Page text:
Industrial production rose in August by the most in six months, indicating U.S. manufacturing will contribute more to the expansion.
Output at factories, mines and utilities climbed 0.4% after no change the prior month, a report from the Federal Reserve showed today in Washington. The median forecast in a Bloomberg survey of 85 economists called for a 0.5% advance in August. Manufacturing, which makes up 75% of total production, advanced by the most this year.
The strongest vehicle sales in almost six years are propelling factory activity, encouraging companies such as Ford Motor Co. to boost plant capacity. A pickup in global markets and stronger consumer demand would help spark further progress in the sector that struggled earlier this year.
“Companies have to increase production in order to keep up with demand,” said Brett Ryan, a U.S. economist at Deutsche Bank Securities Inc. in New York, whose firm is the second-best forecaster of production for the past two years, according to data compiled by Bloomberg. “You have an elevated level of unfilled orders, so that bodes well for production.”
Manufacturing in the New York region expanded less than forecast in September even as orders and sales grew at a faster pace, separate data from the Federal Reserve Bank of New York showed. The bank’s general economic index eased to 6.3 from 8.2 last month. Readings greater than zero signal expansion in New York, northern New Jersey and southern Connecticut. A gauge of the six-month outlook advanced to the highest level since April 2012.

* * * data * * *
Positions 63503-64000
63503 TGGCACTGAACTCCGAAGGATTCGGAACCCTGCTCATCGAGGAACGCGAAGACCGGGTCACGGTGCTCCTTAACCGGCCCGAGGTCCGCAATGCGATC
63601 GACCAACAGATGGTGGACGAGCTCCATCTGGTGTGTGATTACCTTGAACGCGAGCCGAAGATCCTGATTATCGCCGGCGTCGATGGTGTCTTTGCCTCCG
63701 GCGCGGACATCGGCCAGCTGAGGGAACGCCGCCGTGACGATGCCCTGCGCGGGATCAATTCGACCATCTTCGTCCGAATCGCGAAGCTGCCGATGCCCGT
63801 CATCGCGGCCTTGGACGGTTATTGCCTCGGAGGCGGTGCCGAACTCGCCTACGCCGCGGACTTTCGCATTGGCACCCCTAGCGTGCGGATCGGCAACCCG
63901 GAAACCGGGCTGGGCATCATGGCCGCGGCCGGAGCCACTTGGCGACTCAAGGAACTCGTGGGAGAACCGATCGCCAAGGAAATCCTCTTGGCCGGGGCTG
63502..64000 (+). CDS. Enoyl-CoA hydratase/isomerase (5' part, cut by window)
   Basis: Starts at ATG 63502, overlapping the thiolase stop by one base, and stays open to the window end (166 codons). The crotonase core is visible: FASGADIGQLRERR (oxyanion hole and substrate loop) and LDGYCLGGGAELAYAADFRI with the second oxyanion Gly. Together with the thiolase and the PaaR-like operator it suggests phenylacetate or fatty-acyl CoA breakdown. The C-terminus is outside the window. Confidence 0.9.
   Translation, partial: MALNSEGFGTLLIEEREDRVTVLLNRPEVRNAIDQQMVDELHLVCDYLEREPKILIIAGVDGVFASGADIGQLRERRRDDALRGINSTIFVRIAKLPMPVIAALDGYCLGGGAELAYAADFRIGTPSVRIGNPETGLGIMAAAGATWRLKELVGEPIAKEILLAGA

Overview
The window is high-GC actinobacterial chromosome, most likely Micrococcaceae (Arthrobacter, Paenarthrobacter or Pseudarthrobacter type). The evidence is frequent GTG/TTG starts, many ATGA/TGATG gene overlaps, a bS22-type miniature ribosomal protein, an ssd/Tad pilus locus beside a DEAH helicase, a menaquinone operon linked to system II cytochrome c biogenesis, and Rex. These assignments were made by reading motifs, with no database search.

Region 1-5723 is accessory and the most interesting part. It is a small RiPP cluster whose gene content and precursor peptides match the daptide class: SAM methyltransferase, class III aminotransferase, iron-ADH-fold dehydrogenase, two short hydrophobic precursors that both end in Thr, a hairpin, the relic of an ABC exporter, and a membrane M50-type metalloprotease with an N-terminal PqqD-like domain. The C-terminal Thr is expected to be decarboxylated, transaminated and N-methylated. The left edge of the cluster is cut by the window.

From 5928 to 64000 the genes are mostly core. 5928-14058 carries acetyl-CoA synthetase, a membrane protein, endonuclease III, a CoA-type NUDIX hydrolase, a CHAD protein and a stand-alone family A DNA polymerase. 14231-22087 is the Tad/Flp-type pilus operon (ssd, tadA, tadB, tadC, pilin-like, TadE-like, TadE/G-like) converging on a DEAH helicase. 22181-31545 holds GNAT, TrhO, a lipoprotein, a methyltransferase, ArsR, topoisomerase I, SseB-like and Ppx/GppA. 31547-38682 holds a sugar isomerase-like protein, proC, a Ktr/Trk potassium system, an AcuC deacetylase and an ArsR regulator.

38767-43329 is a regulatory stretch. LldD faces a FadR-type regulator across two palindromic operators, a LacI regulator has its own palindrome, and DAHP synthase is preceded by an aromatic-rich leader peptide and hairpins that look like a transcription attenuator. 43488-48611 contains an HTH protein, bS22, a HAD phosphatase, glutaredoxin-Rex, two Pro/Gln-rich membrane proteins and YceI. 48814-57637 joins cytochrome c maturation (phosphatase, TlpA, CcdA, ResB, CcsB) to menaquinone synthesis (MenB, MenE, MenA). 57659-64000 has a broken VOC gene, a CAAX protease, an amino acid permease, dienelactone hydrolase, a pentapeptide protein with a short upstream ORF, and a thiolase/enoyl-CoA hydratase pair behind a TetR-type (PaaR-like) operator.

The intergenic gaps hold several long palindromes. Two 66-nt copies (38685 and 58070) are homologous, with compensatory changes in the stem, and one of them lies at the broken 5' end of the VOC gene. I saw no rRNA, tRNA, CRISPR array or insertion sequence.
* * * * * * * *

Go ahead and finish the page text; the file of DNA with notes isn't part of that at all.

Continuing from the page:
Stocks advanced after Lawrence Summers withdrew his bid to be the next Fed chairman and America and Russia agreed on a plan to remove Syria’s chemical weapons. The Standard & Poor’s 500 Index rose 0.8% to 1,701.58 at 9:48 a.m. in New York.
Estimates for industrial production in the Bloomberg survey ranged from a drop of 0.1% to an increase of 0.7%.
Manufacturing, which accounts for about 12% of the economy, climbed 0.7% after falling a revised 0.4%. July factory output was previously reported as a 0.1% drop.
Today’s Fed report also showed that capacity utilization, which measures the amount of plants that are in use, increased to 77.8% from 77.6% the prior month.
Utility output decreased 1.5%, the fifth straight drop. Mining production, which includes oil drilling, increased 0.3%.